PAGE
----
Testimony from a "bracero"

Old bracero card.

Bracero card issued to Jesús Campoya in 1951 in El Paso, Texas.


Jesús Campoya Calderón from San Diego, Chihuahua was one of the thousands of "braceros" who worked in the fields of New Mexico and Texas. To apply, the candidates had to travel to Chihuahua City, to the "trocadero," next to the railroad station. The "trocadero" was run by American officers. The main area in the "trocadero" was a line of windows. The first step for the applicant was to be approved at the initial interview in the first window. The applicant would then pass to the second officer for a more extensive interrogation regarding his work experience and show the palms of his hands to the officer. Once approved, he would be sent to the third window to sign his contract and to have his picture taken. A few days later, the workers were transported from Chihuahua City to the border.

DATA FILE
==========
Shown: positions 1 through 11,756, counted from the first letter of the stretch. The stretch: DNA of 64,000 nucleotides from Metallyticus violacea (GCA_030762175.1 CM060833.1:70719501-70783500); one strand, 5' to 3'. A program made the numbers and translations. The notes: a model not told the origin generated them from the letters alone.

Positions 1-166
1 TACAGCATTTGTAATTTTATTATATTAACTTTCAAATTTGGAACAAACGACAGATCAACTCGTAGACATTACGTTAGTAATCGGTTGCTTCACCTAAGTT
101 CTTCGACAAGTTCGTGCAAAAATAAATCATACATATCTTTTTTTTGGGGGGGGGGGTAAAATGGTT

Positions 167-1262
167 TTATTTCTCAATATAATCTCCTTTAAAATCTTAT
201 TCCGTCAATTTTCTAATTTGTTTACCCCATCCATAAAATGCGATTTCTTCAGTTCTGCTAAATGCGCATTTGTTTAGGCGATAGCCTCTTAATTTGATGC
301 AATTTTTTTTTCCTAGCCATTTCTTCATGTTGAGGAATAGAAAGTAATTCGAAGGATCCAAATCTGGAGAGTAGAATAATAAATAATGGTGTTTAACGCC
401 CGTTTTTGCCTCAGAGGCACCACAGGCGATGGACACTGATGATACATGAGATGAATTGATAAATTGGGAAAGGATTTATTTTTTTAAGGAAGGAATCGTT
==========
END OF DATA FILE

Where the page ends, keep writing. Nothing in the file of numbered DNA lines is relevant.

The "braceros" waited several days in Ciudad Juárez until their permits were stamped by immigration officers. From El Paso, they were transported to the processing center in Fabens, situated in the El Paso Lower Valley. At the center, they were sprayed with a white powder in order, "To kill the Mexican fleas," or so they were told by a gringo. That evening they ate bread and baloney. "After several days without food, the sandwich tasted like glory...," Campoya said. Afterwards, the farmers arrived to select "their" workers, which were needed in their farms.

"In the farms we would do anything, although our permit was to pick cotton only." They would pick cotton during the day, but in the evenings and on Sundays they would repair fences or paint the farmer's house. However, they were only paid for the cotton picked from 6 a.m. to 5 p.m. The picker received $2.10 for 100 lbs. of cotton. The best cotton picker (usually from Coahuila) made about 300 pounds each day. A good picker made $31.40 on a good week. "Sounds low, but then a pair of authentic Levi's pants cost $1.98..."

Once a week, they were taken to the "big town" to buy groceries and cigarettes. Some also used this opportunity to send their money back home. "Because I did not trust the bank, I saved all my money myself. I worked four months, seven days a week, at least 12 hours every day and I took home almost $300 dollars."

"Those were very good days..."

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